The unmistakable look of confusion permeates when others learn I work at a “high-end,” private 9-hole par-3 golf course. Most don’t even know it exists, let alone understand the nuances around such a unique golf setting. I have experienced the luxury of overseeing the property transform from a tract of semi-forested rural land into one of the most interesting golf experiences folks describe after their first couple of rounds.
A 9-hole round at Kanawha Club generally takes the average golfer about an hour-and-a-half. Members have developed their own ways to enjoy Kanawha. We have three to four sets of tees on every hole, with yardages ranging from 55 to 240 yards. Twice a year, we convert the 9-hole layout into a 6-hole loop of cross-country golf. These events offer members a non-traditional approach to the game and a new way to enjoy our setup.
Kanawha Club started as an idea for a challenging private practice facility, spawned as a larger version of its owner’s urban backyard practice facility. The club takes its name from Kanawha County, set along the Kanawha River bisecting Charleston, W.Va. – the hometown of the owner and his wife. Ironically, the southern border of our property is the Little River, a manmade canal constructed in the 1800s that allowed bateau boats to circumnavigate the rapids of the James River toward their destinations upstream as part of the encompassing Kanawha Canal System.
Managing a par-3 course is an interesting endeavor. Overseeing the entire construction of a 55-acre parcel of land into a golf course with a few adjacent private residences was an interesting part of my first superintendent position. At 26 years old, I embarked on a mission that started as an idea and has grown into something I care very deeply about. It has continued to feed my passion for turfgrass management.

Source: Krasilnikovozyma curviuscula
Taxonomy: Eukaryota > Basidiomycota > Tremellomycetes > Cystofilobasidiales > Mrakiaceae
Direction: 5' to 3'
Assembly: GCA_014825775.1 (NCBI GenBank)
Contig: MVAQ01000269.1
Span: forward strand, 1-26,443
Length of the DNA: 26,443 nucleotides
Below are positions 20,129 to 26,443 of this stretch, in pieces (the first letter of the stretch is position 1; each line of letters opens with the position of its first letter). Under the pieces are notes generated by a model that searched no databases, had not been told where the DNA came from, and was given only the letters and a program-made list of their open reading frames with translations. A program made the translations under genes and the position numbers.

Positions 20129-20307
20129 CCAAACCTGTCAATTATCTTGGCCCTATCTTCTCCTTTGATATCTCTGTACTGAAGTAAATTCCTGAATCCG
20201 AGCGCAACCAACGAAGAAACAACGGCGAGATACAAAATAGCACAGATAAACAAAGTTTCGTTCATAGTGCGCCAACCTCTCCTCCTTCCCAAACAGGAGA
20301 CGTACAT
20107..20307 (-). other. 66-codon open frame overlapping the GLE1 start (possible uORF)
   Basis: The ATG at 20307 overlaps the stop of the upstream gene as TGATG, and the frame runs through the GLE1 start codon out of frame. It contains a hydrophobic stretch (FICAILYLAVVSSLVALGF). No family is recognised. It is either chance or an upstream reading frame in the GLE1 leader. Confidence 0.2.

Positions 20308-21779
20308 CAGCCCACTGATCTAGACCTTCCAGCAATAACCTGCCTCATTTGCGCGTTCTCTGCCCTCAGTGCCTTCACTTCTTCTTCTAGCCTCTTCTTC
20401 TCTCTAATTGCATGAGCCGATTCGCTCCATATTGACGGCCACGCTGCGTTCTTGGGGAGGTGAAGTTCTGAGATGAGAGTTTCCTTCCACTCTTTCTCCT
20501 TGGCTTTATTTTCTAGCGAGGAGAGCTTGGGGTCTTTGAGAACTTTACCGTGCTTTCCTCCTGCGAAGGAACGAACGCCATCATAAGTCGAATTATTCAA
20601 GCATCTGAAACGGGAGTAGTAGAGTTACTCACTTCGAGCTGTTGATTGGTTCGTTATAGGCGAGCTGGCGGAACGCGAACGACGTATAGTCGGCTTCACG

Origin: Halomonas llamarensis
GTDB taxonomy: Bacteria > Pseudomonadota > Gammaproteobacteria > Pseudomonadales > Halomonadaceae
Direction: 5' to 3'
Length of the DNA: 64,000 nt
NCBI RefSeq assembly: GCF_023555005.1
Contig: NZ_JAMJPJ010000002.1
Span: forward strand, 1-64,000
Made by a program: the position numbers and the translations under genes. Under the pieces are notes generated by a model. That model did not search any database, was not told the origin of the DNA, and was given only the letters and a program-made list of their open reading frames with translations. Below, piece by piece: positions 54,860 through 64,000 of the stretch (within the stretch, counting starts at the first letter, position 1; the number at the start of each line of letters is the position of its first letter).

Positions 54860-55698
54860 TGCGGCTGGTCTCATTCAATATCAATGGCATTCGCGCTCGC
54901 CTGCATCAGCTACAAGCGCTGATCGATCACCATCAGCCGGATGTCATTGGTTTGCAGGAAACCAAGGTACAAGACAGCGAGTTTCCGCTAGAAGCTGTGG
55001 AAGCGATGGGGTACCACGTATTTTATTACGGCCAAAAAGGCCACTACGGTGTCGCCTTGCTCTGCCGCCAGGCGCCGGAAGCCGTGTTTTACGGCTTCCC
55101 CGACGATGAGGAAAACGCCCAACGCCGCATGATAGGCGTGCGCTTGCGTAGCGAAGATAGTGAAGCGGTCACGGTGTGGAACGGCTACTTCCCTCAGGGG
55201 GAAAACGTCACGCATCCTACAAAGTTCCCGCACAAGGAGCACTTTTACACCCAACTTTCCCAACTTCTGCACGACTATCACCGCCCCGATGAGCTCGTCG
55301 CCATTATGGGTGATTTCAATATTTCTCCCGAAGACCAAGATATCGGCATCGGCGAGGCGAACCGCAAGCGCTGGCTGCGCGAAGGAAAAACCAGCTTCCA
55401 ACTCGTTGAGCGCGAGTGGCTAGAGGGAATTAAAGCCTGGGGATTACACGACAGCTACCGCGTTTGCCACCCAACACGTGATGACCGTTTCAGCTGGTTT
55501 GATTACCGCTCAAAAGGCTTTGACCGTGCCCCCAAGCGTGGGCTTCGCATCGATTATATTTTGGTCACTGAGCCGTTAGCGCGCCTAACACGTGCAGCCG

It’s difficult to understand daily life at a par-3 course. Kanawha has some extreme terrain and requires a different approach to what most turf managers experience, and it provides a unique approach to golf course maintenance and preparation. Due to the smaller size and minimal acreage, most duties on the course only take a fraction of the time to complete. Instead of mowing greens for the first few hours each morning, our jobs only take about an hour or so to complete.
It is not uncommon for some of our seven full-time staff members to complete six or seven different jobs on any given day. Because of this, a job board doesn’t make sense, as our list of tasks vary so frequently that we would spend more time updating and adjusting it rather than just allowing each day to dictate the revolving task list. Our staff members enjoy the variety. Their skills reflect knowledge and proficiency of every piece of equipment in our maintenance facility.
Perhaps the single most challenging aspect of managing a golf course for such a small membership is never losing sight of the expectations and standards of the Kanawha experience when there is a very real chance nobody besides staff members will pass through the gates. There aren’t many managers who can count the number of daily rounds on one hand or who can count the ball marks, divots and bunker shots of the prior day – and likely know who created them.
The minimal number of rounds means we generally have carte blanche as far as day-to-day operations. We rarely need to make accommodations for a full course, work backwards against play or fret over other headaches plaguing almost every other maintenance operation in existence. At Kanawha, maintenance has the luxury of being a priority.Paul R. Van Buren, MBA, is the golf course manager at Kanawha Club in Manakin-Sabot, Va.